Egils Milbergs, executive director for innovation acceleration at CATES, is also Founder and CEO of the Center for Accelerating Innovation. He focuses on geographically targeted economic development through innovative enterprises that collectively yield regional competitiveness, especially in low-income Opportunity Zones. Earlier he was Executive Director of the Washington State Economic Development Commission, implementing 18 Innovation Partnership Zones. He is currently working in Tucson, AZ on Social Determinants of Health, which include the availability of readily available mobility with or without access to a car. Egils is a graduate of Harvard University and lives in Woodbridge, Virginia
Steve Marshall, co-founder and executive policy director of CATES, has 30 years of expert experience in energy and transportation issues, focused in recent years on connected, autonomous and electric road mobility. He serves now on the US Department of Energy’s Executive Advisory Board and recently was the Transportation Technology Partnership Manager for City of Bellevue, WA. He served earlier as chief counsel to Puget Sound Energy and then as the top policy manager at Snohomish Public Utility District. Steve is a graduate of Harvard Law School and lives in Olympia, Washington.
Richard Mudge, PhD, principal economics associate at CATES, is founder and president of Compass Transportation and Technology. He has multi-decade experience with government, business, and think tank clients planning and implementing better mobility, including systems applications for congestion reduction, sustainable and productive transportation finance, and road vehicle automation. Dick is a graduate of the University of Pennsylvania and lives in Potomac, Maryland.
Bern Grush, principal systems design associate at CATES, is founder and executive director of the Urban Robotics Foundation. He is an innovator, speaker, and author on automated vehicles as well as parking reform and road pricing. He is a thought leader on opportunities to re-think and re-deploy urban transit in the lead-up to vehicle automation. He is the other co-author of The End of Driving. Bern is a graduate of University of Toronto and University of Waterloo and lives in Toronto.
Contact the CATES Universal Mobility Team with email to firstname.lastname@example.org, or call 206-781-4475 to begin a discussion on our capacity for designing and implementing new mobility formats to improve your community.
Click here for CATES Senior Fellow Tony Billera's slide deck for his 50 minute educational presentation on the importance of electric vehicles (EVs) for the global climate, as well as covering the benefits of owning and using an EV.
December 17, 2019, John Niles presented "Perspectives on Vehicle Automation" to the Washington State Transportation Commission, including recommendations for steps to shift private vehicle travel to common carrier ride-hail vehicles.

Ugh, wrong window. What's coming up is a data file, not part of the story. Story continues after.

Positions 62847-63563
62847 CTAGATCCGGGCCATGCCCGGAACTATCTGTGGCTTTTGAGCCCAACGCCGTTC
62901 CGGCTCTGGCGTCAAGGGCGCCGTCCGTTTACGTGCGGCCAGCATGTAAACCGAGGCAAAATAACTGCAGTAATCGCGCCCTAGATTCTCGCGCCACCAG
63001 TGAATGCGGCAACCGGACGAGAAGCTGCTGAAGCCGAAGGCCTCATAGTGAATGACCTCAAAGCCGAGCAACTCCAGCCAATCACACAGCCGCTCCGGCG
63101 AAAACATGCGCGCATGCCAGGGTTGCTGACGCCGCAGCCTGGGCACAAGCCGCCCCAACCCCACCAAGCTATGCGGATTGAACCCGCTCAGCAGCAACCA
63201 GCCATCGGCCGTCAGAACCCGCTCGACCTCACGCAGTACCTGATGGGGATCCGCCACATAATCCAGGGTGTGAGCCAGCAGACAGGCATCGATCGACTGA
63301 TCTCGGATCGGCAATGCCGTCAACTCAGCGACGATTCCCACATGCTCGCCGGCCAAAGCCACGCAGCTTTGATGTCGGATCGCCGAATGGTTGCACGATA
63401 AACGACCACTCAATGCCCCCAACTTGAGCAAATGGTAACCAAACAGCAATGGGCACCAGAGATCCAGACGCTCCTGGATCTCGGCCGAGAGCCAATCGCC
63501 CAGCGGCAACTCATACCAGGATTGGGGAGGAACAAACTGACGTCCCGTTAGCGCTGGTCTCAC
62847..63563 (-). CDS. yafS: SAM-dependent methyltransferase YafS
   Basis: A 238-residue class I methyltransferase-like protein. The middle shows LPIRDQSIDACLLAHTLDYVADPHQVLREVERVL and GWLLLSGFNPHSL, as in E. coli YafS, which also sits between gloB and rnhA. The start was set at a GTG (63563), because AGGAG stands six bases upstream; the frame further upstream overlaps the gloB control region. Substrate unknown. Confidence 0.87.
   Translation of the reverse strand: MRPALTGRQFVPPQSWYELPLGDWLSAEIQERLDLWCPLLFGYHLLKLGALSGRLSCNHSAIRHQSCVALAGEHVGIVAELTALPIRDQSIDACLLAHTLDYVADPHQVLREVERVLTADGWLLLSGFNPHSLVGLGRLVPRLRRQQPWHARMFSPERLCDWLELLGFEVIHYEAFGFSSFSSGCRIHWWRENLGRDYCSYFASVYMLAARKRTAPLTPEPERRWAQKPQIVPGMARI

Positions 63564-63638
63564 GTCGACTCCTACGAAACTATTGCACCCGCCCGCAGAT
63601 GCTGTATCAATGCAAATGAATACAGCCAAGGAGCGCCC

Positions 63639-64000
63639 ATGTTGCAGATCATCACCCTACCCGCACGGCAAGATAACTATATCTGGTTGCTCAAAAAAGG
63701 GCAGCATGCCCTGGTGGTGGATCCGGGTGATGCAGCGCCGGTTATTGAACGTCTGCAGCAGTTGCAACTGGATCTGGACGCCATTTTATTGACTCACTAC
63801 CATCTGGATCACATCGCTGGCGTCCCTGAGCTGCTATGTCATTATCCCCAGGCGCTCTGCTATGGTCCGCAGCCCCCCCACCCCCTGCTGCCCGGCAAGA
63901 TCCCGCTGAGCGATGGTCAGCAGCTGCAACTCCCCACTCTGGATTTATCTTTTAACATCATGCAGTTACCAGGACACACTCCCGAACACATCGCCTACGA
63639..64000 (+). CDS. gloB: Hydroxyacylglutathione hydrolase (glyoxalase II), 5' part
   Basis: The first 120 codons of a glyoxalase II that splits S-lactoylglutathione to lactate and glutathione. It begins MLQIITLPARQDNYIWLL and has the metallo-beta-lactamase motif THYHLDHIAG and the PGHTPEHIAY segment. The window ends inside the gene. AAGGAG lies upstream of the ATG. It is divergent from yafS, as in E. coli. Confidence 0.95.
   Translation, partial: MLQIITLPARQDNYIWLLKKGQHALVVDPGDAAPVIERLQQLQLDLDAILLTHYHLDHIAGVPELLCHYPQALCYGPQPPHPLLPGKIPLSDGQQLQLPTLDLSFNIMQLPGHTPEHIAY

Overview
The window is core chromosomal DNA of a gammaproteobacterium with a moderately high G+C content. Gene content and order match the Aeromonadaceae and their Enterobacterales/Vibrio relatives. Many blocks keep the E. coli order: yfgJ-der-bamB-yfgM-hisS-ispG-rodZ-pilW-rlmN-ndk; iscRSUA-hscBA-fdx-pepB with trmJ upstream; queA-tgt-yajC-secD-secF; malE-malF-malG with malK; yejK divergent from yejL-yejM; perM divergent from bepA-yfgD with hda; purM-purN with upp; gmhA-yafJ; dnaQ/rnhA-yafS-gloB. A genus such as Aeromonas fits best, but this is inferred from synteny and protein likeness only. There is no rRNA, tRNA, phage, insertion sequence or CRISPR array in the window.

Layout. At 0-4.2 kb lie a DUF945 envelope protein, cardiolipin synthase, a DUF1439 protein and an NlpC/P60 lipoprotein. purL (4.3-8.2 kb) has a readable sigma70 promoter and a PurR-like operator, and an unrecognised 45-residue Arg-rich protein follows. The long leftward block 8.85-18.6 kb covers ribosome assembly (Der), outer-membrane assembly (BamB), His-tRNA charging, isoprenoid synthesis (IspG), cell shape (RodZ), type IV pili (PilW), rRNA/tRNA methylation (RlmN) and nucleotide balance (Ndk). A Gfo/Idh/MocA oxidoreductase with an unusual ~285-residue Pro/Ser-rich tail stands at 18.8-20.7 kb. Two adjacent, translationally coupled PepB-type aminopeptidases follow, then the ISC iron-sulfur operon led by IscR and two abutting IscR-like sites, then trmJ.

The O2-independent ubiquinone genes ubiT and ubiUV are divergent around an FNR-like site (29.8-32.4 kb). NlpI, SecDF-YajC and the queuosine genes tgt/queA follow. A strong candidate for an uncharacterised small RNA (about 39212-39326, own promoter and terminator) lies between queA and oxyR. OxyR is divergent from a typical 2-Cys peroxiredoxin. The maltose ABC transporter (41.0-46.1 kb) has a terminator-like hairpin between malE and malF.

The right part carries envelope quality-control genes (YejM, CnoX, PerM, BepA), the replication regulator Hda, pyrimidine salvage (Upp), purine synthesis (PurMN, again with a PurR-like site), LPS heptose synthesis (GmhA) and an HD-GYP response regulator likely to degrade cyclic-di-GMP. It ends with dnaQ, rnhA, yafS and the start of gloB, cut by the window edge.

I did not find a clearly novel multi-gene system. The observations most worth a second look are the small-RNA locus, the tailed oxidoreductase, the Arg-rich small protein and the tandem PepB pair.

John Niles wrote an essay in the New Geography blog of April 13, 2017 titled "Urban Leaders Should Plan for the Public Transit of the Future" describing the two distinct markets for automated vehicles.
John Niles was lead author of a chapter in the book Disrupting Mobility published by Springer in January 2017; click here for a direct link to a preview of the chapter titled "Transit Leap: A Deployment Path for Shared-Use Autonomous Vehicles that Supports Sustainability."
A research paper �How cities can use autonomous vehicles to increase transit ridership and reduce household vehicle ownership� co-authored by John Niles was named a runner-up for the best conference paper at the May 2016 annual Canadian Transportation Research Forum in Toronto.
CATES wrote a chapter in the well-received book from Springer, Road Vehicle Automation, published in May 2014; click on the book cover for further information from the publisher. Title of our chapter is "Synergies Between Vehicle Automation, Telematics Connectivity, and Electric Propulsion" by Steve Marshall and John Niles.
John Niles presented a paper "Connected, Automated, Zero-Emission Cars Are Essential for Improving Livable, Sustainable Communities" to the 2014 World Congress on Intelligent Transportation Systems, Detroit, Michigan, September 10, 2014. [Click for full text of paper.]
Steve Marshall presented a poster titled "Demonstrating How to Reduce Oil Consumption and Achieve Emission-Free Mobility as Connected, Automated Vehicle Travel Rises" at the TRB 2014 Automated Vehicle Symposium on July 16, 2014 in San Francisco.
John Niles presented a poster "Working Toward Financially Sustainable Public Transit by Reducing Vehicle Operating Costs" at the TRB Road Vehicle Automation Workshop, July 16, 2013 on the Stanford University campus in Palo Alto, CA
Opening remarks at Beyond Oil Conference from Event Chairman Steve Marshall
Access to specific presentations (slides on split screen) available via "Content on Demand" tab below viewing window in the conference video:
Electric Mobility Demonstration Project , conducted jointly with Institute for Environmental Research and Education.
Other from CATES